Editor's Note: This one is fairly self-explanatory, but here we go: Chicago Tacos explores the good, the bad, and the truly exceptional taco options in the Windy City—one taqueria at a time.
Am I too picky about al pastor? Sometimes I feel like I'm the cranky hall monitor of tacos in Chicago, cursed with the job of wandering around the city pointing out faults wherever I see them. Most infractions occur when a taqueria decides to forgo the use of the vertical spit, instead griddling marinated meat to order. Instead of uniformly browned and crispy, the meat becomes burnt and dry. But the lack of the spit is only the issue I discuss the most.
The most dispiriting action, in my opinion at least, is when a taqueria takes the time to do everything everything right—stack the marinated meat on a spit, roast it in front of an open flame, and then carve it off with knife—only to waste it all by tossing the tender shards of caramelized pork on a griddle where they burn and dry out. The horror!
So imagine my surprise when I ordered an al pastor taco ($2.50) at Atotonilco in Little Village and watched as thin slivers of caramelized meat were sliced off and then immediately thrown into the embrace of a warm corn tortilla. I knew, even before I bit in, that this was a going to be special.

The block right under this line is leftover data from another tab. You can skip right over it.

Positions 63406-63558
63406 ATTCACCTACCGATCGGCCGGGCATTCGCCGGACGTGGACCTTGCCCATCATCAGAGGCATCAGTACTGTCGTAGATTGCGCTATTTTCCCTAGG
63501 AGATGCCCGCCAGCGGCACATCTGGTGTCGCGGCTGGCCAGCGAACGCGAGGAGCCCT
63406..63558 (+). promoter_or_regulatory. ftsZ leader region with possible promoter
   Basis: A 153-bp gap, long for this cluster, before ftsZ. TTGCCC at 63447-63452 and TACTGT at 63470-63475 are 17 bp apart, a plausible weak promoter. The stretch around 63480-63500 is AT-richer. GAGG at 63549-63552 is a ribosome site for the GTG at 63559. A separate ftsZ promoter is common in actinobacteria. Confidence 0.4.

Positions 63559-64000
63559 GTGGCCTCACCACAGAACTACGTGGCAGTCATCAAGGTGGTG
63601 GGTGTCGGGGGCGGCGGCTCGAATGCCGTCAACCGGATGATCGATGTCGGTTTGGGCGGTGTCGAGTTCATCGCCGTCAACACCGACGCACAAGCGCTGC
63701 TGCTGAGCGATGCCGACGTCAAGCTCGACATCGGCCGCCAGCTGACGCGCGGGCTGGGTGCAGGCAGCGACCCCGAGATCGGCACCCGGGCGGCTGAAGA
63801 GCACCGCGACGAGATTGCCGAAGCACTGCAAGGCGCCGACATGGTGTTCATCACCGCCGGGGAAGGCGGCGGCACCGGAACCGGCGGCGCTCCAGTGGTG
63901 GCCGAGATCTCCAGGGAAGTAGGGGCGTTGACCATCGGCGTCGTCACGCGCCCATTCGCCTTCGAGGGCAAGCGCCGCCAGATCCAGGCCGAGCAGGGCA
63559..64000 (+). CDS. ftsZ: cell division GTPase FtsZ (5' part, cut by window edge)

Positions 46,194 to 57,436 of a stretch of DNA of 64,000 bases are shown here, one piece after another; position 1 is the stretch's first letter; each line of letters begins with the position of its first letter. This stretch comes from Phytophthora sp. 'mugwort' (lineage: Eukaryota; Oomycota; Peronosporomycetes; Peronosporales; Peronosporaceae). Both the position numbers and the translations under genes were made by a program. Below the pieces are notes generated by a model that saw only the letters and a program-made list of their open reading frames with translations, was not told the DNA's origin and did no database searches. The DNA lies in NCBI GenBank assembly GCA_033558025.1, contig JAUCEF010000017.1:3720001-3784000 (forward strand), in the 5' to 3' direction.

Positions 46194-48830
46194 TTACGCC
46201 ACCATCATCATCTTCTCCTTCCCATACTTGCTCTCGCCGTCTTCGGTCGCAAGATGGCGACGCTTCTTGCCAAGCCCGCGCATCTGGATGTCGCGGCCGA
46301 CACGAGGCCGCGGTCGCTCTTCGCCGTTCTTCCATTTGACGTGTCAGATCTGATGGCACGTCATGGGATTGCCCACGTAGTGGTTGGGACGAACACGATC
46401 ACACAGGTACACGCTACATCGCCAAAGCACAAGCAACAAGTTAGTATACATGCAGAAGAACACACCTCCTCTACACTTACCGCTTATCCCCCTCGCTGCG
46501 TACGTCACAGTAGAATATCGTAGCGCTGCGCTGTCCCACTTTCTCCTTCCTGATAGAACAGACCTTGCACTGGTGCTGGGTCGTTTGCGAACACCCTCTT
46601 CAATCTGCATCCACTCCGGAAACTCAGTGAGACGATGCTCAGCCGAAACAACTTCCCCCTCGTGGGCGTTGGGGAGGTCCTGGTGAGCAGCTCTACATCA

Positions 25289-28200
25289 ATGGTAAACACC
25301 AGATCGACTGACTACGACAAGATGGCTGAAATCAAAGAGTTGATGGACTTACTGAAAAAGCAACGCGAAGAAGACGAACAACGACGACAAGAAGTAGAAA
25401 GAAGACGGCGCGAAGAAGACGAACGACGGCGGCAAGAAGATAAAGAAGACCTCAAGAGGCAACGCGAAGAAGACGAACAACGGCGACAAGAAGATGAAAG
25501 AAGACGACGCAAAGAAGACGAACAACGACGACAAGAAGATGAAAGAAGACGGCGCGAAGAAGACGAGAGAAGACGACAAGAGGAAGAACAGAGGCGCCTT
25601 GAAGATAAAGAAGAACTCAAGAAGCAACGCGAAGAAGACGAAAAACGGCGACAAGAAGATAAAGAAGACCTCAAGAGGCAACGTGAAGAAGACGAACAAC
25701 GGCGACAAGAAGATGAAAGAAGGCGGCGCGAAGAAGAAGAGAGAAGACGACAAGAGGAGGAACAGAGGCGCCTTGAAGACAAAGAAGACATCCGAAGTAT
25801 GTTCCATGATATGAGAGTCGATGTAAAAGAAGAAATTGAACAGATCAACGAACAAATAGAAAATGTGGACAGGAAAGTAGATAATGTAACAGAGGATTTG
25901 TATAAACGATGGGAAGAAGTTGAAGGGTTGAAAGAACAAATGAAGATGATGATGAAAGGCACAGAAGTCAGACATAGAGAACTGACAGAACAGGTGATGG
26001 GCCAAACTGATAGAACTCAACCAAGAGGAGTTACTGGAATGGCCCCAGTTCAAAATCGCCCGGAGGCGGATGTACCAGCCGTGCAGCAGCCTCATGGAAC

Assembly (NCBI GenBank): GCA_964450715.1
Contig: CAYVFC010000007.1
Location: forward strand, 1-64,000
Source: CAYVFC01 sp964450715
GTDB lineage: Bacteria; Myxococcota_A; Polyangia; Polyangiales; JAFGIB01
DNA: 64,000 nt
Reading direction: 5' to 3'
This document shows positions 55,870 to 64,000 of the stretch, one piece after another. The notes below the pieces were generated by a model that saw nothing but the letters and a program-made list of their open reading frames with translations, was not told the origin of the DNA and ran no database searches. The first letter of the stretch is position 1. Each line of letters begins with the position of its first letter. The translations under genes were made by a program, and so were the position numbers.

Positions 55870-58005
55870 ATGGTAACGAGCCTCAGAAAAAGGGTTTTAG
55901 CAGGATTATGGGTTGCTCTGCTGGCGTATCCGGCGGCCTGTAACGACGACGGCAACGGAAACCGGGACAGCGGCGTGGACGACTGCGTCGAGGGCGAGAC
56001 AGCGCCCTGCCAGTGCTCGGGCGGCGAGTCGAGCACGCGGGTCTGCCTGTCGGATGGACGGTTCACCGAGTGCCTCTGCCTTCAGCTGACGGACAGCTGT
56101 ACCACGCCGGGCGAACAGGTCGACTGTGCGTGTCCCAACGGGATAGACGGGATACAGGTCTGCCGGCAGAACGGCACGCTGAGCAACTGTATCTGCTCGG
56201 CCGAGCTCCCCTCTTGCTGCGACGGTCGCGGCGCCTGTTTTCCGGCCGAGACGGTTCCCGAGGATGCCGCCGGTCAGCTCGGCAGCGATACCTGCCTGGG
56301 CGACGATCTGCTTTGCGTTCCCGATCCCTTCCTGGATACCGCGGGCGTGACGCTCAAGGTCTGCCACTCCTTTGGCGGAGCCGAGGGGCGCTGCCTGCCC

Sure enough, each bite was a thrilling mix of textures, with the earthy achiote and chile marinade coming through. I did miss the slight hint of pineapple in the background, but that's truly nitpicking. This was one wonderful taco.
Nothing else I tried even came close. The chorizo taco ($2.50) was at least well spiced and tender, even if I did grow tired of it halfway through.
The barbacoa ($2.50) was also fine, even if it erred on the greasy side of spectrum. As for the carne asada ($2.25), it may have been cooked to order in front of me, but it was also griddled instead of grilled and completely devoid of seasoning.
But I don't care. As far as I'm concerned, Atotonilco serves only al pastor. When it's on, it's one of the best versions around—crispy and charged with chiles. Plus, the taqueria also happens to stay open all night if the craving strikes.
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